Brazilian Lemonade (Makes 2 quarts)
4 smooth, thin-skinned limes
1 c. sugar
6 c. cold water
6 T. sweetened condensed milk
Directions: Cut limes into chunks. Measure 6 cups of cold water and add 1 cup of sugar. Mix well until sugar is completely dissolved. Add ½ of the sugar water (3 cups) to the blender with ½ of the limes. Put the lid on the blender and pulse the mixture 5-6 times. Then pour lime sugar water mixture through a fine mesh strainer into the pitcher you will be serving from. Use a big spoon to press the lime mixture through the strainer and into your container. Repeat with second batch of limes and sugar water. Add sweetened condensed milk to limeade and stir. Serve immediately with lots of ice.

Originally found on through Pinterest of course.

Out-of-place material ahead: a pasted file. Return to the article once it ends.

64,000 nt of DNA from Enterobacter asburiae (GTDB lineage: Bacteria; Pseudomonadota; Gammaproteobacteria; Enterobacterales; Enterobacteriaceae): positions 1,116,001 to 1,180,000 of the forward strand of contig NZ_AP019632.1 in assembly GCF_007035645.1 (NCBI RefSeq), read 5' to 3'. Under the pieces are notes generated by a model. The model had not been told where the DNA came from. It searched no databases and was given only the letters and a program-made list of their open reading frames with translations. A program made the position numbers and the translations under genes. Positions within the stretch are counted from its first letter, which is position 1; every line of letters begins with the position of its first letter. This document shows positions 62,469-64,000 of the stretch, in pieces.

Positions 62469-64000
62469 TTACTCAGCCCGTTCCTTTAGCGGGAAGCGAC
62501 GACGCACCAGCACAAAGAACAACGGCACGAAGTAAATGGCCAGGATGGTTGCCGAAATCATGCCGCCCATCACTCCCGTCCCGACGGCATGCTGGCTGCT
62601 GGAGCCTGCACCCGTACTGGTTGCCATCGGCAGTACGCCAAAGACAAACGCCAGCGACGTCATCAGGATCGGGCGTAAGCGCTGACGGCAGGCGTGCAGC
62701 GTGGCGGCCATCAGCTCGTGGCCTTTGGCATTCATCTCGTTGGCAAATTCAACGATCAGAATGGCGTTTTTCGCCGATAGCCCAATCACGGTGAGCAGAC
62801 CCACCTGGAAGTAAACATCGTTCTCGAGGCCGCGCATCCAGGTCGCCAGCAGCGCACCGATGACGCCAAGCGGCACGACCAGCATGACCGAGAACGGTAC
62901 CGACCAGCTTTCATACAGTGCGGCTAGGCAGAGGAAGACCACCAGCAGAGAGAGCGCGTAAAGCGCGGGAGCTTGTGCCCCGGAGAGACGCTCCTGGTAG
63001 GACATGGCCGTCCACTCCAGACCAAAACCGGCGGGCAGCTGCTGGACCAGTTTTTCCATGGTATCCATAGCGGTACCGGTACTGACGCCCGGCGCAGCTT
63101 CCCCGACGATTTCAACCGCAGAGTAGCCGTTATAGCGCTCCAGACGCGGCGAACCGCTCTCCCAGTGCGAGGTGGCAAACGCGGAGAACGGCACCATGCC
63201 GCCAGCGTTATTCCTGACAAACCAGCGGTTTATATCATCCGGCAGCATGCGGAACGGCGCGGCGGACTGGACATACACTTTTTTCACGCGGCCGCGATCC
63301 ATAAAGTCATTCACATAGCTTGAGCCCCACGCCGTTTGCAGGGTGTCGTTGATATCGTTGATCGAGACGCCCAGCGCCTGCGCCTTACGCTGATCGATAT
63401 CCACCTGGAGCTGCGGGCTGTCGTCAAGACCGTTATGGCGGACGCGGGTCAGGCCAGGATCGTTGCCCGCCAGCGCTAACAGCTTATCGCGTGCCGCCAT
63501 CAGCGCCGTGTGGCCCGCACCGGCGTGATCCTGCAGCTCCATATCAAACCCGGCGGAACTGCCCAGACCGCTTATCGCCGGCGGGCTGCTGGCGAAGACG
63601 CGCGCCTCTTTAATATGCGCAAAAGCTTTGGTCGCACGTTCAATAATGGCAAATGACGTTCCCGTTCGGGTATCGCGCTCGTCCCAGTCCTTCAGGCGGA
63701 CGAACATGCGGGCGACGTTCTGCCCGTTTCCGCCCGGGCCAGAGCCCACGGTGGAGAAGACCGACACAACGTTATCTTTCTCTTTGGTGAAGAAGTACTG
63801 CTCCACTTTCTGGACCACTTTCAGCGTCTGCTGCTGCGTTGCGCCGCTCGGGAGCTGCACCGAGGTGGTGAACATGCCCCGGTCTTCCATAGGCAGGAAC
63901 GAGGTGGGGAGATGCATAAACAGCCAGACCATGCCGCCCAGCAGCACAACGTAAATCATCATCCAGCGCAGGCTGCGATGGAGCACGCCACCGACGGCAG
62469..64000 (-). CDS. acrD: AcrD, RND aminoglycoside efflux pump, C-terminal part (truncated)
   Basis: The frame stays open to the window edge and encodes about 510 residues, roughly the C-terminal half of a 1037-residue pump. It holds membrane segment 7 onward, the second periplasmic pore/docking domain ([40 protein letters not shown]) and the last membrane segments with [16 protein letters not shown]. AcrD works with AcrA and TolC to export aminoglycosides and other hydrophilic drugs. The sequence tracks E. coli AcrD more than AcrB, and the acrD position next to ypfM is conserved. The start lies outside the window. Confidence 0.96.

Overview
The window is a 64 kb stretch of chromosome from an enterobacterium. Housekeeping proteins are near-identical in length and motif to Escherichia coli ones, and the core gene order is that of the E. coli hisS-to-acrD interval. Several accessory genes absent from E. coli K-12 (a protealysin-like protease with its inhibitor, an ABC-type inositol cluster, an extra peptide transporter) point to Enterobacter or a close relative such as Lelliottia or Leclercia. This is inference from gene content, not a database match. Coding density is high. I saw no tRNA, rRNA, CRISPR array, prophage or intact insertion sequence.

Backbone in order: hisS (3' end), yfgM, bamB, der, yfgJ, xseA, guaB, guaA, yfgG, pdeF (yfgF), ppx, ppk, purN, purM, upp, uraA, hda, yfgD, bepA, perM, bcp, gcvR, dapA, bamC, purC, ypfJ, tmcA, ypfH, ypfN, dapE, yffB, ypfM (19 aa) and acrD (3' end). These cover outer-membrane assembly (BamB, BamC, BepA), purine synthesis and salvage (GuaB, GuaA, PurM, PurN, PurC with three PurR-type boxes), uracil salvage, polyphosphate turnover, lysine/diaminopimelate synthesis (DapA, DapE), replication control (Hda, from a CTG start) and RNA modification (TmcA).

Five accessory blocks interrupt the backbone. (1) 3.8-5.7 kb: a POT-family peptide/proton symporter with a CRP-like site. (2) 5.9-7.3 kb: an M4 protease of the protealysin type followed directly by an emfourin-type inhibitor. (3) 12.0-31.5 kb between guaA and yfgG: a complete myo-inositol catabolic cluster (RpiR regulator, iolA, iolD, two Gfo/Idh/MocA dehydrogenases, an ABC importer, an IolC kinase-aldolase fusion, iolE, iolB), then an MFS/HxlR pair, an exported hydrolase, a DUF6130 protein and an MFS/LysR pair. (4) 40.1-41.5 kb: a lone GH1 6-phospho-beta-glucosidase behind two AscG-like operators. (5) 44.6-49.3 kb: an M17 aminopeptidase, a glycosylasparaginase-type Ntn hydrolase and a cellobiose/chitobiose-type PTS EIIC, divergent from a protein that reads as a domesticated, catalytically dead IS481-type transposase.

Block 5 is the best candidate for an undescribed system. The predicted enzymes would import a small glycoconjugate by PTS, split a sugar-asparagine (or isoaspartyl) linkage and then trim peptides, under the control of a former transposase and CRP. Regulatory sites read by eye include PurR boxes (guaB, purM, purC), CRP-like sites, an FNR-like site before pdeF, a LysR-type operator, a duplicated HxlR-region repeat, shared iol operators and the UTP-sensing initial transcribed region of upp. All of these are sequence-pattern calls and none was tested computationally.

Wednesday, March 28, 2012

Old English Oatmeal Bread

This bread is easy to make.  The texture is perfect, not too heavy and not too light.  The flavor is delicious and it goes with just about everything.  This bread especially tasty with steaks, chicken and soups.  I get rave reviews every time I make it.  The two loaves are rather small, it would take both to feed about 8 people.  It is also good for sandwiches.  I hope you like them as much as we do!  And next time I make them I will refrain from eating them long enough to take a picture, maybe. 

Old English Oatmeal Bread
Prep Time: 15 minutes + cooling and rising
Cook Time: 25-30 minutes
Yield: Makes two 13-oz loaves

1 c. old-fashioned rolled oats, plus extra for tops of loaves
3/4 c. milk
3/4 c. water
1/4 c. unsalted butter
1 T. dark molasses
2-2 1/2 cups unbleached bread flour (I use regular bread flour)
1 t. salt
1 pkg. (2 1/2 t.) quick-rise yeast
1 egg yolk mixed with 1 t. water, for glaze